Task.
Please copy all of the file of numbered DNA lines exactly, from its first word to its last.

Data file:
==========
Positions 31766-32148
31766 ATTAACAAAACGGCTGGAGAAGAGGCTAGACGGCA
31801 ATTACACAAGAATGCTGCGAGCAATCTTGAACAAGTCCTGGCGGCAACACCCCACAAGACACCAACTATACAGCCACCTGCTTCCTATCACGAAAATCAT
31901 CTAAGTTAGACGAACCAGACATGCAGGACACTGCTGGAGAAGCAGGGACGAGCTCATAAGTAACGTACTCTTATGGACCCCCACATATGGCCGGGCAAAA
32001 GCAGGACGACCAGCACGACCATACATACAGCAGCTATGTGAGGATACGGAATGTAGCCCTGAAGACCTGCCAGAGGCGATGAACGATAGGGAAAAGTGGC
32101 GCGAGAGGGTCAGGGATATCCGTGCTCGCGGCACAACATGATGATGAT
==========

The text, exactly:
Positions 31766-32148
31766 ATTAACAAAACGGCTGGAGAAGAGGCTAGACGGCA
31801 ATTACACAAGAATGCTGCGAGCAATCTTGAACAAGTCCTGGCGGCAACACCCCACAAGACACCAACTATACAGCCACCTGCTTCCTATCACGAAAATCAT
31901 CTAAGTTAGACGAACCAGACATGCAGGACACTGCTGGAGAAGCAGGGACGAGCTCATAAGTAACGTACTCTTATGGACCCCCACATATGGCCGGGCAAAA
32001 GCAGGACGACCAGCACGACCATACATACAGCAGCTATGTGAGGATACGGAATGTAGCCCTGAAGACCTGCCAGAGGCGATGAACGATAGGGAAAAGTGGC
32101 GCGAGAGGGTCAGGGATATCCGTGCTCGCGGCACAACATGATGATGAT